Valérie Berta, the Coordinator of Global Entrepreneurs, will work to raise awareness of REDI within the refugee and immigrant communities, building trust to recruit new entrepreneurs and facilitate new business and job creation in Columbia/Boone County. She will work to educate refugee and immigrant populations about the coaching, tools and resources REDI provides and the ongoing need for new skilled entrepreneurial talent in Boone County. Finally, Valérie will be the go-to contact person for refugees and immigrants for all business and entrepreneurship questions in mid-Missouri.
In Valérie's own words...
What are you most excited about with your work in this new role at REDI?
"I am deeply committed to ensuring that the wealth of culture, skills, knowledge and experience that global citizens bring to Missouri are not only recognized and celebrated but also utilized for the success of the community at large. When they win, we win, no matter our differences."
Can you describe a professional success story related to your work with immigrant and refugee communities?
"When I was Community Engagement and Outreach Coordinator at Refugee Services, one of the events I organized, in partnership with Mizzou International Programs, was a baby shower for Afghan moms. It was meaningful to see the many hours of work we put in translated into not only a wealth of information (we organized a medical Q&A with MU Health Care staff together with the event) for the moms and expecting moms, but also material donations that made their lives better. And sweeter--oh, the joy of late night hours wrapping adorable baby stuff! The event was also helpful for cultural integration and bridge-building in the community."
Could you talk about your work as a social documentary photographer? What sparked your interest in that field, and how does it connect with the work you plan to do at REDI?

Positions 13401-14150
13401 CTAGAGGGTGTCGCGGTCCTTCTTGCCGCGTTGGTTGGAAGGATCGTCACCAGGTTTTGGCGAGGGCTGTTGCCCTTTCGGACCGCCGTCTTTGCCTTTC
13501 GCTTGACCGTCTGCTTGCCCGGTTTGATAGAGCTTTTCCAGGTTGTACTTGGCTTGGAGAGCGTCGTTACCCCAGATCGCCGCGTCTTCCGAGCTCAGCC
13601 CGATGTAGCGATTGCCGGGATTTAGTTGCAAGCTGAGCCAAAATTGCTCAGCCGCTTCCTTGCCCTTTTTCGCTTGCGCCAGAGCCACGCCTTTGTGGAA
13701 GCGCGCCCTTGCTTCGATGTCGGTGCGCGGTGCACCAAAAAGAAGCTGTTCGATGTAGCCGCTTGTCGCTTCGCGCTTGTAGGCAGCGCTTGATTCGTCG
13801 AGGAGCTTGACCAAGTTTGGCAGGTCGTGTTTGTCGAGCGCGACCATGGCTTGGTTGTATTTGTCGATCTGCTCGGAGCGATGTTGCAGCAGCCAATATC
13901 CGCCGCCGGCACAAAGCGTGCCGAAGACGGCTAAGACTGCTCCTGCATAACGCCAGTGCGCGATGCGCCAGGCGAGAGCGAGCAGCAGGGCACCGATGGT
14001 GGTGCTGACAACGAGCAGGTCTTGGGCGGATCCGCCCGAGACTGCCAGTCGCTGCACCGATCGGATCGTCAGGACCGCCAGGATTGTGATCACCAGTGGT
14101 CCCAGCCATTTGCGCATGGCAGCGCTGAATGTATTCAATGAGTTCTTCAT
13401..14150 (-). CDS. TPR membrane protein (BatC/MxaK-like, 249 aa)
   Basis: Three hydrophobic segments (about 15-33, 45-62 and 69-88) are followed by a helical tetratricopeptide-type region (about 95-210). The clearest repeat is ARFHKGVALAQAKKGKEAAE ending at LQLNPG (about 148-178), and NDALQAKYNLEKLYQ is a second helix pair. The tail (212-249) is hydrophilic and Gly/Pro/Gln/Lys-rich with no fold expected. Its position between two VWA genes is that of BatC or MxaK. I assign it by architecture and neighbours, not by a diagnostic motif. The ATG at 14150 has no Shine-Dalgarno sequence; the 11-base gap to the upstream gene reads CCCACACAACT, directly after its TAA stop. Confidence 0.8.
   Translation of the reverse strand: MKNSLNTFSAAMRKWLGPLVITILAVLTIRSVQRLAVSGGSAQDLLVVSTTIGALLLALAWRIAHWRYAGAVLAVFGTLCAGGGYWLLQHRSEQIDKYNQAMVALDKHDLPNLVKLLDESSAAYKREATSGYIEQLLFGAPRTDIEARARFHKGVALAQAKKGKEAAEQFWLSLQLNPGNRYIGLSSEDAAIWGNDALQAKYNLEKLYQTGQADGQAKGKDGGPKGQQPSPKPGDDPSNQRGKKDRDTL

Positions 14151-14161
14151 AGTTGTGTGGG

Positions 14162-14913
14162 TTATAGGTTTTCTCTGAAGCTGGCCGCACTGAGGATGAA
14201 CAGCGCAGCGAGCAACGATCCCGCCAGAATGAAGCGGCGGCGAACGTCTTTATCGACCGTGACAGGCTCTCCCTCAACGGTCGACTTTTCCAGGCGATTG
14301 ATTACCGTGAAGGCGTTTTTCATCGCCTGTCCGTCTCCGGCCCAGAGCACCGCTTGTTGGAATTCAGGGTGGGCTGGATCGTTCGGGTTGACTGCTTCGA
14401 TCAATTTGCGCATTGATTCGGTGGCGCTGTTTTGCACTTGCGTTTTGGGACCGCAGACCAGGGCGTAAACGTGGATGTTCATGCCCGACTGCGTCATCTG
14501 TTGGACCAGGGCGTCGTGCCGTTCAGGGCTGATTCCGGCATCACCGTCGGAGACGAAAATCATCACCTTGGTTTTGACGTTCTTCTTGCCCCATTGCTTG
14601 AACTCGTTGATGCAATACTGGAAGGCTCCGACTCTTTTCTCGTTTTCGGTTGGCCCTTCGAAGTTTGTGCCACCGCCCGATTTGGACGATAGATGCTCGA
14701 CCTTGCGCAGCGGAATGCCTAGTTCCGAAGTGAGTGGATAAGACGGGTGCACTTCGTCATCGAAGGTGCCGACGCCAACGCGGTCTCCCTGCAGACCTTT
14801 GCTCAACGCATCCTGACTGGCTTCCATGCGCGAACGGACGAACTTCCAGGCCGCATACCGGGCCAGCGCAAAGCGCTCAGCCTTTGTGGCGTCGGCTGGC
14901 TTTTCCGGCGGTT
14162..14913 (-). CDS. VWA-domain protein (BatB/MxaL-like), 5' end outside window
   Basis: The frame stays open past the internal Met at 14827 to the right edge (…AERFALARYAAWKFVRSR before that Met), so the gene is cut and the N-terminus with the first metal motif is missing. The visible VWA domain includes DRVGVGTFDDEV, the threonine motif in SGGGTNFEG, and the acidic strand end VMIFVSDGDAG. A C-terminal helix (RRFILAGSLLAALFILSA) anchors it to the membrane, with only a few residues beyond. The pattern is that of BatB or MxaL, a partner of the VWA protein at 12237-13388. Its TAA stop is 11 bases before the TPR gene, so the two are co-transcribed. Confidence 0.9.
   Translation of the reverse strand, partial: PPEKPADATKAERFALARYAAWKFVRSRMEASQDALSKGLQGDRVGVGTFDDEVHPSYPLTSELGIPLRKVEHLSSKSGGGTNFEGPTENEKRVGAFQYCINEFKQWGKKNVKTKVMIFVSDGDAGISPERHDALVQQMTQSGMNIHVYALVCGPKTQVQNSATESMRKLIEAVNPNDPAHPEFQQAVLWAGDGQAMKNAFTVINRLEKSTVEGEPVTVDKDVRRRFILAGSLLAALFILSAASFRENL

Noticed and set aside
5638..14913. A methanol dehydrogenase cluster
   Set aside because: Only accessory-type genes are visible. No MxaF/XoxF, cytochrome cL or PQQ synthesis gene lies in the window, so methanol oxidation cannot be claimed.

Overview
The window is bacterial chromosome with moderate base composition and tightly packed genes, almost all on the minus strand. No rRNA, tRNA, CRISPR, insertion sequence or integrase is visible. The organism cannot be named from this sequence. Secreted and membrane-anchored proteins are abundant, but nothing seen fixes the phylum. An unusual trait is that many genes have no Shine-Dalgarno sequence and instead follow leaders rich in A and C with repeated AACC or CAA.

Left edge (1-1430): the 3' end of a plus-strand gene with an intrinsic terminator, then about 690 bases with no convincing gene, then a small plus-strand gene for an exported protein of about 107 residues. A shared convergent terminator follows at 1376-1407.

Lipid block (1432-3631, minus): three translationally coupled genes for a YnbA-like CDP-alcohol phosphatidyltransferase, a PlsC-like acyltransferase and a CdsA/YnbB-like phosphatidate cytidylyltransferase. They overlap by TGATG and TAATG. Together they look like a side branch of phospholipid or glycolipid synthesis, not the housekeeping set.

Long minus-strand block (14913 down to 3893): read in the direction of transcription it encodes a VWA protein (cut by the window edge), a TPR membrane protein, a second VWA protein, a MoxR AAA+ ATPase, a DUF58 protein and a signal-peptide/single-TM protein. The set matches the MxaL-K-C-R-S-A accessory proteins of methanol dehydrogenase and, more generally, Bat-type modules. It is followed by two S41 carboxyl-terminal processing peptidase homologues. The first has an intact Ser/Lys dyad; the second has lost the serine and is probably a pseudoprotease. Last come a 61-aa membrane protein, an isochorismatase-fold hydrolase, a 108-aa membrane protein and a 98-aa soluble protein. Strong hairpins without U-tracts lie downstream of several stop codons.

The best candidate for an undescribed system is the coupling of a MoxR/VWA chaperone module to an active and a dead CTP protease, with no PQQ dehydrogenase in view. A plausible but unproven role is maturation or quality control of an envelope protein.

"The social documentary spark was always in me, I believe, but was fired up at Mizzou when, as a grad student in photojournalism, I founded the Voices Workshop, a photo workshop for disadvantaged kids in Columbia. The workshop had fellow students teaching local kids the basics of photojournalism and serving as mentors, and relied on corporate sponsorship for supplies (analog cameras and processes back then!). Voices also went on after I graduated, steered by photojournalism students, a fact that I am particularly proud of. In 2017 I also founded and now continue to direct the WE project, a nonprofit organization that seeks to amplify and celebrate people who occupy marginalized identities and fosters intersectional dialogue to advance social justice. The WE project hosts monthly intersectional storytelling panels, called Liberating Stories, in partnership with The Bridge in the College of Education at Mizzou (online and in person; sign up on social media for The Bridge and the WE project). Finally, I work as a documentary photographer both in my role at the WE project and as an activist in the community. That work ties in with the work at REDI in various ways, fortunately. I envision my position at REDI, which is brand new, as a way to uplift communities that have been marginalized. What better way to rebuild your life in a new place than forging your very own path ahead by creating your own business and succeeding at it!"